MINNEAPOLIS (WCCO) – It is a river city and that means it’s been around for a while. It also means it’s probably seen its share of baseball in some form.
Cedar Rapids’ latest chapter involves the Twins. The Kernels moved to Iowa from Beloit, Wis. – taking the place of an Angels’ affiliate.
Kernels fan David Nelson says its minor league baseball, complete with the minor league feel.
“It’s a different atmosphere. It’s a lot closer. In terms of the ability to get close to the field, I’ve had the opportunity to go to Target Field, but this is a different atmosphere altogether,” Nelson said. “Intimate would be the best word to explain it.”
What is important is that there is a connection between the team and the community, which is crucial in minor league ball. The feel is even parochial in nature.
Cedar Rapids Kernels Manager Jake Mauer says the fans are coming out in a big way.
“This is a great town. We had 5,000 people here last night. We’re probably averaging around 2,000. Now the weather is warming up, we’ll probably get closer to 3,000,” Mauer said. “People here are knowledgeable about the game. There’s been a minor league team here for a long time.”
What also makes it appealing is its proximity to Target Field – just four and half hours away. This means Cedar Rapids has always been, at least a little bit, in Twins Territory.
It doesn’t hurt that this team is winning, and more importantly dangling the hope that you might be watching a future big leaguer, like Byron Buxton.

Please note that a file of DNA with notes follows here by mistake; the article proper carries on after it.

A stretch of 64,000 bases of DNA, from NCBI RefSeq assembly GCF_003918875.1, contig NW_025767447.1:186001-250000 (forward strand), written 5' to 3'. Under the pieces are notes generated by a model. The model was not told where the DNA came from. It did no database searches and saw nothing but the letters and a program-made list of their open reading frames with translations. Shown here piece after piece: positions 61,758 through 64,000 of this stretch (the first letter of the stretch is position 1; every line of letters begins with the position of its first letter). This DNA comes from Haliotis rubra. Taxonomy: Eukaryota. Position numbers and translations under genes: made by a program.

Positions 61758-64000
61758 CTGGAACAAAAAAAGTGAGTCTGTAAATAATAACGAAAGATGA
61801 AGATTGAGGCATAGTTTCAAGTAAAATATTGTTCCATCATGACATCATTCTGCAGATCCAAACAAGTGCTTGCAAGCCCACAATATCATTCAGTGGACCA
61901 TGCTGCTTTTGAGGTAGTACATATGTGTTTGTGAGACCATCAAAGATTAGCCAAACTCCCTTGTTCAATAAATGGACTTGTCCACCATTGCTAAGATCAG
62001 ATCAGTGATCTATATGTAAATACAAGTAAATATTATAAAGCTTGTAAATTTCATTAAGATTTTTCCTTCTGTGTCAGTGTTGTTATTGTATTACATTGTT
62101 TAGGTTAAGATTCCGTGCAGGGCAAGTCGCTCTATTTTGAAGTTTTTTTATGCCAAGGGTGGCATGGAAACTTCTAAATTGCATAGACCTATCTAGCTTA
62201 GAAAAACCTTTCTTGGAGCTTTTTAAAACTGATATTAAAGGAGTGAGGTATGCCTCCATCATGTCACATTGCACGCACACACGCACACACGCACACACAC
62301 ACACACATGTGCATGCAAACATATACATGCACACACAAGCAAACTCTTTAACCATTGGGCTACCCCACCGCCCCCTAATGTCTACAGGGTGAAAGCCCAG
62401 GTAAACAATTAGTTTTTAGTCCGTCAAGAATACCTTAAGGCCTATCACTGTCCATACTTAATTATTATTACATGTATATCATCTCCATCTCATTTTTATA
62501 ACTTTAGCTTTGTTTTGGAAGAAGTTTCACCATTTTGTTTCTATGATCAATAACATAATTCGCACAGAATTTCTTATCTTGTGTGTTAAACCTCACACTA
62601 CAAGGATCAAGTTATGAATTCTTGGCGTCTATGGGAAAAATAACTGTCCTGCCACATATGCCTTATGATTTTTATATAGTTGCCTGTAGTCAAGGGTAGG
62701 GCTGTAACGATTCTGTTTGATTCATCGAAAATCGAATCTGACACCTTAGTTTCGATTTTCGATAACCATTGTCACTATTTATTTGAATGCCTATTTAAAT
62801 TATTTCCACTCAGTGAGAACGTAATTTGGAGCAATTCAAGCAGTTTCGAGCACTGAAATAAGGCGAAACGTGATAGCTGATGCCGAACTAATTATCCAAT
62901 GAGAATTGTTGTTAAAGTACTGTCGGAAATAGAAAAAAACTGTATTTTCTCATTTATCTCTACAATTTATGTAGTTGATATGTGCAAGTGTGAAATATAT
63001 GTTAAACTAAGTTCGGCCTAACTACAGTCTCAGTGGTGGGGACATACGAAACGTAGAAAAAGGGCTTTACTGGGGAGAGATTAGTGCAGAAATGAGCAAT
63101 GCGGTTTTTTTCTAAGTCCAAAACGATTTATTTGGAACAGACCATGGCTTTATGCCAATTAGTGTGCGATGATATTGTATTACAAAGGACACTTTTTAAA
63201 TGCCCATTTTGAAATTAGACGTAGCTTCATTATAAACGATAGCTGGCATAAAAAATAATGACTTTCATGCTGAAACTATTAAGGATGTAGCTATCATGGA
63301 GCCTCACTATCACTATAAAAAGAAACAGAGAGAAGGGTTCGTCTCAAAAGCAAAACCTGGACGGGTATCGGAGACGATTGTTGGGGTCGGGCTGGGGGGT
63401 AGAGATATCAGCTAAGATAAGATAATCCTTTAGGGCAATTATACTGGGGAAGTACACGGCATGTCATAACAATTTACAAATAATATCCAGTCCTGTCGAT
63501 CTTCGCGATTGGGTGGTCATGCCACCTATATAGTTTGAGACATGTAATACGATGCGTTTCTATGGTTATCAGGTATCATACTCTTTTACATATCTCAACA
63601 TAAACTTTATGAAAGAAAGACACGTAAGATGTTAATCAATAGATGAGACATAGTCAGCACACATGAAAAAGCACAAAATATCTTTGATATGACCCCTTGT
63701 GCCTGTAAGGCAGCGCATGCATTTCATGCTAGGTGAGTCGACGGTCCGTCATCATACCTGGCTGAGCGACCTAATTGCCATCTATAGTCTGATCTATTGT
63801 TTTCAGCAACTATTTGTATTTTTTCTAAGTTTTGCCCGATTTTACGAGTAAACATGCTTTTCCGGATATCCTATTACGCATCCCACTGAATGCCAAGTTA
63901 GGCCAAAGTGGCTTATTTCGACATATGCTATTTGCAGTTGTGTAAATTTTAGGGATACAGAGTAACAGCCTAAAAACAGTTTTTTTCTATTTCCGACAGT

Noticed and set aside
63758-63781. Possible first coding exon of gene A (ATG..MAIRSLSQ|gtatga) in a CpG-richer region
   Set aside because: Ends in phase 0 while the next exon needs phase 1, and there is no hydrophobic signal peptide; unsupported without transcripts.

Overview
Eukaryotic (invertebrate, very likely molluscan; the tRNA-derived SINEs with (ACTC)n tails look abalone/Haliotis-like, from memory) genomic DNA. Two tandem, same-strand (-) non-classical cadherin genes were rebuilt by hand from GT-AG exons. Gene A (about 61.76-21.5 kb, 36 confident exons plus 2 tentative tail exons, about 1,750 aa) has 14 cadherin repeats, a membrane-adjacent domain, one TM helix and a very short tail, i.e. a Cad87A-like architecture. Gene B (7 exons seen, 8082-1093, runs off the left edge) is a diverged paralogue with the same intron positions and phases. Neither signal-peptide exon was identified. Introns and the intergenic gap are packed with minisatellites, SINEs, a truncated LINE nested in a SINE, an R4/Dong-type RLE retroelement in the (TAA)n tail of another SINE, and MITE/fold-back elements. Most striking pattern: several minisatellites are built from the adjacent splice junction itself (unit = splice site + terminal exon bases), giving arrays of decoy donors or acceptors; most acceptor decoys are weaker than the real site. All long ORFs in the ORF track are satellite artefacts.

Fan Josh Trueblood says there’s nothing like minor league baseball in the summer.
“This is what summer is to me. I’ve always loved baseball. When I was younger I used to play,” Trueblood said. “I’m from the Quad Cities, so I’d always go see the Quad City River Bandits. It’s so much fun to be in a small ballpark, and you get to sit so close to the players.”
And the players, like Byron Buxton, understand that these stops, while temporary by design, are important.
“This has been a fun experience so far. I know we moved from Beloit this year, now we’re here. The fans have been nice. All the people in the organization [are] very helpful,” Buxton said.
So they come to the ballpark to feel a little old school, to feel a sense of what might be and to feel it is all right at their fingertips. And that new marriage seems to be a home run between the Twins and their Cedar Rapids fans.
“They know what’s going on, they love their players, they back us whether we’re doing well or whether we’re not doing so well,” Mauer said.